For many, long-term care insurance is unaffordable. Data from the American Association for Long-Term Care Insurance shows annual premiums for single men and women at age 55 are $950 and $1,500, respectively. By age 65, premiums reach $1,700 and $2,700, respectively, or $3,750 for a couple. 

Alternatives to long-term care insurance include annuities and life insurance, as some products and policies offer long-term care riders.

Medicaid can also cover the cost of professional long-term care, but a patient’s income and assets must fall below the amounts specified in their state’s Medicaid guidelines to be eligible.

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Investment Risks

In addition to unknown life expectancy, part of the uncertainty around how long someone’s money will last is how well their investments will perform. It is possible that financial markets could produce below-average returns for an extended period of time.

Market Risk

Market risk is the risk of incurring losses from market downturns caused by factors such as market fluctuations, political/economic/social conditions, the behavior of other investors and interest rate changes. It can apply to both stocks and bonds. While all investors experience market risk, retirees have less time for their investments to rebound.

Sequence-of-Return Risk

Sequence-of-return risk is the risk of starting retirement during a prolonged market decline. It is dangerous because wealth can be depleted quickly when investments have to be sold to pay living expenses and investment shares are no longer available during a later market recovery. The order and timing of investment returns have a huge impact on how long savings will last.

Spending Shocks

Spending shocks are large, often unexpected, expenses that wreak havoc on finances. According to a Society of Actuaries report, 19% of retirees and 24% of retired widows experience four or more shocks in retirement. Home repairs and dental expenses were the most commonly reported financial shocks. 

The more shocks people face, the more trouble they have dealing with them. People with lower incomes are also more severely impacted. 

Relationship-Related Shocks

These shocks include divorce, legal separation, widowhood and unexpected needs of family members. For example, new retirees may find themselves “sandwiched” by expenses for young adult children and frail older parents, both of which diminish their retirement savings. 

Finance-Related Shocks

Newly widowed or divorced retirees may be in a higher tax bracket as they shift from filing taxes jointly with a spouse to filing as a single taxpayer. Other financial shocks include major home repairs or upgrades, major dental expenses, forced retirement and lost income, high inflation, medical bills, new tax laws, changing housing needs and inability to manage finances due to declining cognitive abilities.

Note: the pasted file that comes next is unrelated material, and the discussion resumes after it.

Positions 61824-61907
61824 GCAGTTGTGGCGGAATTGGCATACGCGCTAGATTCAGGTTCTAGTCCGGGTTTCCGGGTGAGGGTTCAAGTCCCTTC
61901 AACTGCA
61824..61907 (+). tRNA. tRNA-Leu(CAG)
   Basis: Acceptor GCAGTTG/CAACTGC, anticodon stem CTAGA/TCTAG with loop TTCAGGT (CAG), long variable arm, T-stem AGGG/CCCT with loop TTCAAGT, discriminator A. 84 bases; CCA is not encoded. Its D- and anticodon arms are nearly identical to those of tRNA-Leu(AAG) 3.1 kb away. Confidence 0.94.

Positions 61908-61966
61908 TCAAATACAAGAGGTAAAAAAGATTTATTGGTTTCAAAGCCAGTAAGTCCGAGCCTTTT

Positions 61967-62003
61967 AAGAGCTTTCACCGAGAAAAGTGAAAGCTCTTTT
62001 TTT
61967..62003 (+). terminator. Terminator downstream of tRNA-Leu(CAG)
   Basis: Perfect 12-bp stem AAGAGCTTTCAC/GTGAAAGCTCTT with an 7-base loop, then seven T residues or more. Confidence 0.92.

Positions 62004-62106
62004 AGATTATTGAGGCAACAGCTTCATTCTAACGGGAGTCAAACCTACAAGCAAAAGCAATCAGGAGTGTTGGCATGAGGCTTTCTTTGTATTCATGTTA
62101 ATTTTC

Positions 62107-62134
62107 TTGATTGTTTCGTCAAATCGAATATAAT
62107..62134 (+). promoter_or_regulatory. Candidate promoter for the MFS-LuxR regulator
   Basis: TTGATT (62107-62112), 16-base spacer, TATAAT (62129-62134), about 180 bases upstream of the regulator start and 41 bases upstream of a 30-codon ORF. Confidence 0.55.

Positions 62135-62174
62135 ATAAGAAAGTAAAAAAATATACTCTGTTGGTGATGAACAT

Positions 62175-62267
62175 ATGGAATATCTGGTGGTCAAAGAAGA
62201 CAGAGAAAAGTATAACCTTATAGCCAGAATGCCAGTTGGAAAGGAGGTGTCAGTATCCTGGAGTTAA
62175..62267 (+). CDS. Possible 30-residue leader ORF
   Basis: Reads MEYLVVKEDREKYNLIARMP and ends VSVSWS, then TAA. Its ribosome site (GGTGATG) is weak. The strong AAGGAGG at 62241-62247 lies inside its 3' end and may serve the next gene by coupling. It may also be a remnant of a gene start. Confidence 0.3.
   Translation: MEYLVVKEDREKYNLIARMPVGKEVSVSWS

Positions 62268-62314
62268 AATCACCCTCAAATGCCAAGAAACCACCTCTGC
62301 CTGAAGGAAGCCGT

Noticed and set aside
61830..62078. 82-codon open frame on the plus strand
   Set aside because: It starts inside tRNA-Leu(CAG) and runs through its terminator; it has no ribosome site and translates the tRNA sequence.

Tips To Reduce Retirement Risks

You can’t avoid every retirement risk, but you can reduce many. Advance planning is the best way to prepare for and endure the unexpected. 

10 Strategies To Reduce Retirement Risks

Keep Working
Working in retirement has multiple benefits: increased income, contact with other people, more structured days and a sense of purpose. Many older adults find their jobs very fulfilling.
Open a Health Savings Account (HSA)
An HSA allows workers with a high-deductible health insurance policy to save pre-tax money to cover qualified medical expenses. HSA account balances roll over from year to year, so money not spent on medical bills is available as a source of income in retirement. 
Purchase Annuities
Annuities are an effective way to generate regular income to insure against the risk of outliving your savings for people without a pension.
Take Care of Your Health
Maintaining good health lowers the risk of becoming sick and incurring high medical bills. This includes eating healthy meals, exercising, getting enough sleep and scheduling regular physical exams.
Maintain Communication
People who stay in close contact with family members or other trusted advisors are more likely to avoid financial scams and receive support if they experience cognitive impairment.
Diversify Your Assets
Diversification reduces financial risk by creating a portfolio that contains assets that respond differently to market volatility. Diversified portfolios “hedge your bets,” so you don’t lose everything if one investment loses value. 
Maximize Retirement Savings
Savings are the key to building wealth. While working, contribute as much as possible to retirement accounts and take advantage of employer matching funds. If you want to save more than the allowable limits on 401(k)s and IRAs, consider purchasing an annuity.
Portfolio Review
A recent article noted that baby boomers have more stock exposure in their portfolios than they should. This increases their investment risk. It is wise to review asset allocation annually and make adjustments as needed, especially when older adults live off savings withdrawals.
Build a Large Cash Reserve
Hold a couple years of living expenses that guaranteed income sources do not cover in cash assets, such as a money market fund or online bank savings account. With these “buffer assets,” you avoid having to sell stocks and bonds in volatile markets.
Long-Term Care (LTC) Planning
About 10,000 Americans turn 65 daily. More than half will need some level of long-term support at some point in their lives. LTC options include: purchasing an LTC insurance policy, insuring yourself with invested assets, purchasing a Medicaid annuity, moving to a continuing care retirement community (CCRC) and relying on the government (Medicaid) or family members.

Ultimately, retirement risk management depends on your lifestyle and goals. Plans that make sense for one person may not work for another. Be aware of the risks, weigh the costs and benefits of different solutions and make informed choices, with help from financial advisors as needed.

Editor Bianca Dagostino contributed to this article.

Please seek the advice of a qualified professional before making financial decisions.
Last Modified: May 29, 2024